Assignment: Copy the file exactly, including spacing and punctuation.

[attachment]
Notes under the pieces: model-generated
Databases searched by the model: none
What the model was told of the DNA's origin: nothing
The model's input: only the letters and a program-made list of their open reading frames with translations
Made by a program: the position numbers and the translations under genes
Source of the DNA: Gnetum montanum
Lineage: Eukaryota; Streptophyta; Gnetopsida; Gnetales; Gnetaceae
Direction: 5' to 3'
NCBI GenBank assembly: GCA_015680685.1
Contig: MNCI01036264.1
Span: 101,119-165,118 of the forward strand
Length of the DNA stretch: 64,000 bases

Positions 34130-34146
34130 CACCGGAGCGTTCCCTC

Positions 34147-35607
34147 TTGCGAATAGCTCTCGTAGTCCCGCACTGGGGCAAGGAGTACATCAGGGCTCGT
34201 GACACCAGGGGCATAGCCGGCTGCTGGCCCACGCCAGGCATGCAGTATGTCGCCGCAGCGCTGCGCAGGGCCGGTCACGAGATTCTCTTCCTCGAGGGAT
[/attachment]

Notes under the pieces: model-generated
Databases searched by the model: none
What the model was told of the DNA's origin: nothing
The model's input: only the letters and a program-made list of their open reading frames with translations
Made by a program: the position numbers and the translations under genes
Source of the DNA: Gnetum montanum
Lineage: Eukaryota; Streptophyta; Gnetopsida; Gnetales; Gnetaceae
Direction: 5' to 3'
NCBI GenBank assembly: GCA_015680685.1
Contig: MNCI01036264.1
Span: 101,119-165,118 of the forward strand
Length of the DNA stretch: 64,000 bases

Positions 34130-34146
34130 CACCGGAGCGTTCCCTC

Positions 34147-35607
34147 TTGCGAATAGCTCTCGTAGTCCCGCACTGGGGCAAGGAGTACATCAGGGCTCGT
34201 GACACCAGGGGCATAGCCGGCTGCTGGCCCACGCCAGGCATGCAGTATGTCGCCGCAGCGCTGCGCAGGGCCGGTCACGAGATTCTCTTCCTCGAGGGAT